Inclusive of Ability/Disability:

We welcome children and caregivers with disabilities and strive to make our spaces accessible to all. We are committed to addressing ableist language in our spaces and avoiding ableist assumptions. We choose accessible venues for our meetings and we are working towards making our online space accessible through Image Descriptions. Members can learn how to write and use Image Descriptions here and here. It is possible that we will not always have the expertise to advise caregivers about how to safely carry medically complex children, but we work to tailor all our recommendations to the needs of each individual child and caregiver.

Inclusive of Gender Identity and Gender Expression:

We welcome caregivers of all gender identities and expressions. We strongly urge our members to avoid assuming the gender of a child or caregiver (e.g. “How old is baby?” instead of “How old is she?”), and to use a person’s preferred pronouns if given that information. Gender-based bullying or hate speech will not be tolerated in any of our spaces.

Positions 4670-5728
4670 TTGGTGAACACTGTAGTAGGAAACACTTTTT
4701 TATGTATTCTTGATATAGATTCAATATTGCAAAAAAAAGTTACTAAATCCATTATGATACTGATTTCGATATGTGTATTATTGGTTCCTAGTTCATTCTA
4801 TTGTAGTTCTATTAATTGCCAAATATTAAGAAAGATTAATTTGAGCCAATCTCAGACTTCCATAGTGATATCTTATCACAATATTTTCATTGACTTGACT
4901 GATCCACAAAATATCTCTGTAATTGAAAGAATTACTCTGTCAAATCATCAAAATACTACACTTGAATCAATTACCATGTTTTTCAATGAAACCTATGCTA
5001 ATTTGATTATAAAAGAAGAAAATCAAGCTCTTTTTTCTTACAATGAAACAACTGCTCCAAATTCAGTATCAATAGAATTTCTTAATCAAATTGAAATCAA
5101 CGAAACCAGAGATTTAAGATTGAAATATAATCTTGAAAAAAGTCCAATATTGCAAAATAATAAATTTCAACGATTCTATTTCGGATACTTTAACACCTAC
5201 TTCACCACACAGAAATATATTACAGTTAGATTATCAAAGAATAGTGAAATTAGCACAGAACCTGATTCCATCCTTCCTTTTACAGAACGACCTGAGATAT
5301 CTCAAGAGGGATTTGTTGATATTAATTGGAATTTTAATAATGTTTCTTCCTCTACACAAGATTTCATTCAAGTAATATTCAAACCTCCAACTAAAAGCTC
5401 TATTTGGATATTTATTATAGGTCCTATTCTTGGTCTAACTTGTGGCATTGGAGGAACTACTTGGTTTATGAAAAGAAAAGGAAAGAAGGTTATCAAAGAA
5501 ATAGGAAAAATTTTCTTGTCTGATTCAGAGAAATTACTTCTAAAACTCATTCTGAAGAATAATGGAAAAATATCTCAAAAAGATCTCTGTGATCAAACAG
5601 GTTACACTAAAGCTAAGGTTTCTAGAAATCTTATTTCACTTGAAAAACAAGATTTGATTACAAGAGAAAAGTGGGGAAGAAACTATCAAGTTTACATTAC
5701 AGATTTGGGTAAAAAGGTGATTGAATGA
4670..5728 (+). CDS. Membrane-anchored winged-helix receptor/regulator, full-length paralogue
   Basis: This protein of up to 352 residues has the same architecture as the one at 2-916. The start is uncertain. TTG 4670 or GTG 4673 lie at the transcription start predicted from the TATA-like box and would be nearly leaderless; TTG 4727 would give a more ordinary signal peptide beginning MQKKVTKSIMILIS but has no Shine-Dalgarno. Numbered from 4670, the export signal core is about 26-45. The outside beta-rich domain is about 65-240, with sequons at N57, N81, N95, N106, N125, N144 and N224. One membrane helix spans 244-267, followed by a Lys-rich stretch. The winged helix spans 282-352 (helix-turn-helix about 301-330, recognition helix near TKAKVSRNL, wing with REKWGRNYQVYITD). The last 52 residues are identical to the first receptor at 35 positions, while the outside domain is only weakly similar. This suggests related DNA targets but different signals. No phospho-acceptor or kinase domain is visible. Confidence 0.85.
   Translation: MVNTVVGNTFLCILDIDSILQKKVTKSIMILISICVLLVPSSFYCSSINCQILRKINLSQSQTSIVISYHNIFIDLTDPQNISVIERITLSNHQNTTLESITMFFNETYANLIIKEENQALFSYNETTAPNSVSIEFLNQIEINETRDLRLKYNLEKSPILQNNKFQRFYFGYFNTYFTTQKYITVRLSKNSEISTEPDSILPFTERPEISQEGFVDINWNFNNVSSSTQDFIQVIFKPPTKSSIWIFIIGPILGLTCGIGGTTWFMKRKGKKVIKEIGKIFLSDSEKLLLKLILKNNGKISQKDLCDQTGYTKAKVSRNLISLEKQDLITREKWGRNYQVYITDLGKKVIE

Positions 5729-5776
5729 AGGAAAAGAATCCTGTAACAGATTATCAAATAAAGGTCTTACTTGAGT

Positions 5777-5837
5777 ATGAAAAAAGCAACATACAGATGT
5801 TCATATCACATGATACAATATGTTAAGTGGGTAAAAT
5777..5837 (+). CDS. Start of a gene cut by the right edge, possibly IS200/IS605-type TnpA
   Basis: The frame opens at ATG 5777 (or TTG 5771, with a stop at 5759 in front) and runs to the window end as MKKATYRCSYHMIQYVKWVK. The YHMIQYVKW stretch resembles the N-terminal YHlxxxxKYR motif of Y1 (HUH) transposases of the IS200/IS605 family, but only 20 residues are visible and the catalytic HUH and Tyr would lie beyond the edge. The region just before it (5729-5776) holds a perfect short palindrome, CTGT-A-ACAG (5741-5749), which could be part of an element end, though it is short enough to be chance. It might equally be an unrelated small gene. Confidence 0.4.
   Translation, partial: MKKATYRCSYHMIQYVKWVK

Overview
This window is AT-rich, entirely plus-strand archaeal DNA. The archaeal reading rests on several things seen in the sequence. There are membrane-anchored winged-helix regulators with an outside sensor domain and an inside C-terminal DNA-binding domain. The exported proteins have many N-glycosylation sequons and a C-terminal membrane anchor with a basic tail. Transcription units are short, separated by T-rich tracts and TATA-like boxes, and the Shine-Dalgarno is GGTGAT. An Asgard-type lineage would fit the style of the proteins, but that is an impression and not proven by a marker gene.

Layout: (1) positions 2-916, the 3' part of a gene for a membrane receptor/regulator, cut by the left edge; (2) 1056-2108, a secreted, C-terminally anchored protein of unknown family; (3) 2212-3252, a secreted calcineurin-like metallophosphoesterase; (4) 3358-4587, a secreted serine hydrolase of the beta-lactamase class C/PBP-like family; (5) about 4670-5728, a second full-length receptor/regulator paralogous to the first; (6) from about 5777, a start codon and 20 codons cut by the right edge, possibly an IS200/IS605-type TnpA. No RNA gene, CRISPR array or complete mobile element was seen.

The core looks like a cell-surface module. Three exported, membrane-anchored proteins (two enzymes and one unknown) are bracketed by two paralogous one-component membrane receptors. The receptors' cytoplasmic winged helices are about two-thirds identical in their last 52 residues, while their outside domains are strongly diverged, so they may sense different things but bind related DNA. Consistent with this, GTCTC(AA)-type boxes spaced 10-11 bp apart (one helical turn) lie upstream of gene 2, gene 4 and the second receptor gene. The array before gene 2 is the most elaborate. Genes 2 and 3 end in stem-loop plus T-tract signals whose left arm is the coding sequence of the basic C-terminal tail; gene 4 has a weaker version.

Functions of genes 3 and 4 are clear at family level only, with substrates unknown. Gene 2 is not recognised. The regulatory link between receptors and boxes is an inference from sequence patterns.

Inclusive of Sexual Orientation:

We welcome and recognize the LGBTQ+ members of our community. We will not tolerate any discrimination on the basis of sexual orientation in any of our spaces.

Inclusive of Religion/Philosophy:

We respect differences of religion or life philosophy and do not tolerate Anti-Semitism, Islamophobia, or other types of faith-based hatred in any of our spaces. We are committed to holding our meetings in non-religious spaces to remain accessible to all. We are working towards holding our meetings on varied days of the week to accommodate varying days of religious observance.

Inclusive of Race/Ethnicity/Nationality:

We are proud to operate in a city which represents such a tremendous diversity of cultures. We will not tolerate discrimination or hate speech on the basis of race, ethnicity, or nationality.